One legacy of the Iraq and Afghanistan wars has arrived on the southern border of the United States. The Department of Homeland Security recently completed tests of a powerful camera, one that cut its teeth in the war zones, that captures video of entire miles of border in a single frame. DHS thinks mega-cameras on blimps and aerostats might be the future of border security - if its analysts can only keep up with the glut of data they'll gather.
The system itself, a wide-area surveillance camera suite known as Kestrel, earned its stripes during the wars. That got DHS interested. "You had this imager flying that was able to archive and save imagery and reconstruct [bomb] emplacement so troops could go after [insurgents] later," John Applebee, who manages the border camera program for DHS, tells Danger Room. "It also was used for other things every day, like troop protection or perimeter protection, just as we imagine its uses along the continental borders of the United States."
So for a week of tests, the department mounted Logos Technologies' Kestrel imager on a 75-foot long Raven Aerostar aerostat tethered 2000 feet above the Arizona desert. DHS reports in a statement that Kestrel helped spot "more than 100 illegal attempted entries and alleged illicit activities in progress."
"We can see miles from this with a single image frame," Applebee enthuses. "Within every pixel, you have high-resolution, good, detailed resolution, like high-d-caliber imagery. In every frame, across the frame."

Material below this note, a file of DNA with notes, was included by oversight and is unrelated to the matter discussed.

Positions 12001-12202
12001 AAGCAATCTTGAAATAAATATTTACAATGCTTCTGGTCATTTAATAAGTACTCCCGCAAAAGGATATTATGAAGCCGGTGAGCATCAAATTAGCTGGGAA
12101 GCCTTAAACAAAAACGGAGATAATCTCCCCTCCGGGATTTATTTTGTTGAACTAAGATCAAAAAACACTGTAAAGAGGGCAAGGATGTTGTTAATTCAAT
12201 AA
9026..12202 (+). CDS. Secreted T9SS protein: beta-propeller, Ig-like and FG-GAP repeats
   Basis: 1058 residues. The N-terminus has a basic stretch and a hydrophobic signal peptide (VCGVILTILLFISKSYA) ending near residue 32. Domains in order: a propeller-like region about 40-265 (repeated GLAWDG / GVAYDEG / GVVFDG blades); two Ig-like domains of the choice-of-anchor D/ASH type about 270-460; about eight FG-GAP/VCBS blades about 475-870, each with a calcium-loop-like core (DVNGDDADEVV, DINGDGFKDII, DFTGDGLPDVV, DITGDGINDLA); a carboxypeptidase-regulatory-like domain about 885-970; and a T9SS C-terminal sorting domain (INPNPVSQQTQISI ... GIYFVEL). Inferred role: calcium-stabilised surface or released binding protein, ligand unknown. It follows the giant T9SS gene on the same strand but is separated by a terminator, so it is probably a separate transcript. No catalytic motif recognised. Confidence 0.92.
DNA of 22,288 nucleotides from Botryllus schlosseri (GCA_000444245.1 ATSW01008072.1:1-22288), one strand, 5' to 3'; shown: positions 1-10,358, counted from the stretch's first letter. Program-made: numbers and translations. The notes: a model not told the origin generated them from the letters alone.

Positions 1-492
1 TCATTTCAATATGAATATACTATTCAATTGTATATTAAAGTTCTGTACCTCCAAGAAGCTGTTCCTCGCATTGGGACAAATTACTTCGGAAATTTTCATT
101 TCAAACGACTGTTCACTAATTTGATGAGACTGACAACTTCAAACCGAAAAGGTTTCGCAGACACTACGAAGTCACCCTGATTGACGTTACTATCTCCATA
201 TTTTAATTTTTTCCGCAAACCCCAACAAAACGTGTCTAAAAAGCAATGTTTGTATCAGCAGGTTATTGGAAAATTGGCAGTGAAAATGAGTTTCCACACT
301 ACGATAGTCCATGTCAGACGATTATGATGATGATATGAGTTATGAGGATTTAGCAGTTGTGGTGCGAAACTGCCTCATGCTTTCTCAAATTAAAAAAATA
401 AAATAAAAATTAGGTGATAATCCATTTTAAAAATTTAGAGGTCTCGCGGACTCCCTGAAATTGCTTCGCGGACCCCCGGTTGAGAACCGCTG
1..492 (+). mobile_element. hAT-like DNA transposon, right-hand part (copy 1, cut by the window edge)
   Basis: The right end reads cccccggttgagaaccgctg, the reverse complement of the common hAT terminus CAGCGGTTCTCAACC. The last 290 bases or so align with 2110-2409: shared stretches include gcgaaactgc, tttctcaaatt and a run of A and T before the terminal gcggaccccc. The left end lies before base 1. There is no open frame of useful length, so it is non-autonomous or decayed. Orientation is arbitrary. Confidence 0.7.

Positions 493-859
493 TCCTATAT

This is hardly the first time that wartime surveillance technology has made its way home from the battlefield. DHS flies unarmed drones above the northern and southern U.S. borders, snapping pictures. (They carry an "excellent camera system," Applebee allows, but unlike Kestrel, "you need to know where to point it.") Police departments nationwide have started using smaller spy drones as well. Earlier this year, DHS expressed interest in camera systems that can spy on four square miles at once, well within the range of the military's new mega-cameras. Kestrel's 360-degree camera suite is a step in that direction.
But the migration of those military tools comes the migration of some of the military's problems. Specifically: the "persistent" video taken by the powerful cameras creates a fire hose of data that analysts struggle to interpret.
And if the glut of video overwhelms the military, DHS - whose annual budget is under $60 billion, an order of magnitude less than the Pentagon's - is in deep trouble. Applebee is up front about it. "They have the people," he says. "We do not."
The answer, he hopes, will come from software. "We're looking closely at the developments in the military and intelligence communities for ways the software and analysis can be automated, so can we use software tools as a tripwire to signal us and call agent to attention once [the camera observes] a movement has occurred in a given region," Applebee says. Darpa, the Pentagon's blue-sky researchers, for instance, are interested in something akin to a "thinking camera" that pre-sorts imagery according to an algorithm based on what an analyst hopes to find.
And perhaps after those pre-selecting imagery tools come online for the military, it won't take long before civilian law enforcement puts them to use. Applebee certainly hopes so. He sees the wide-eyed Kestrel as a huge help for "securing large areas from illegal intrusion." Imagine what the next generation of cameras will let him see.
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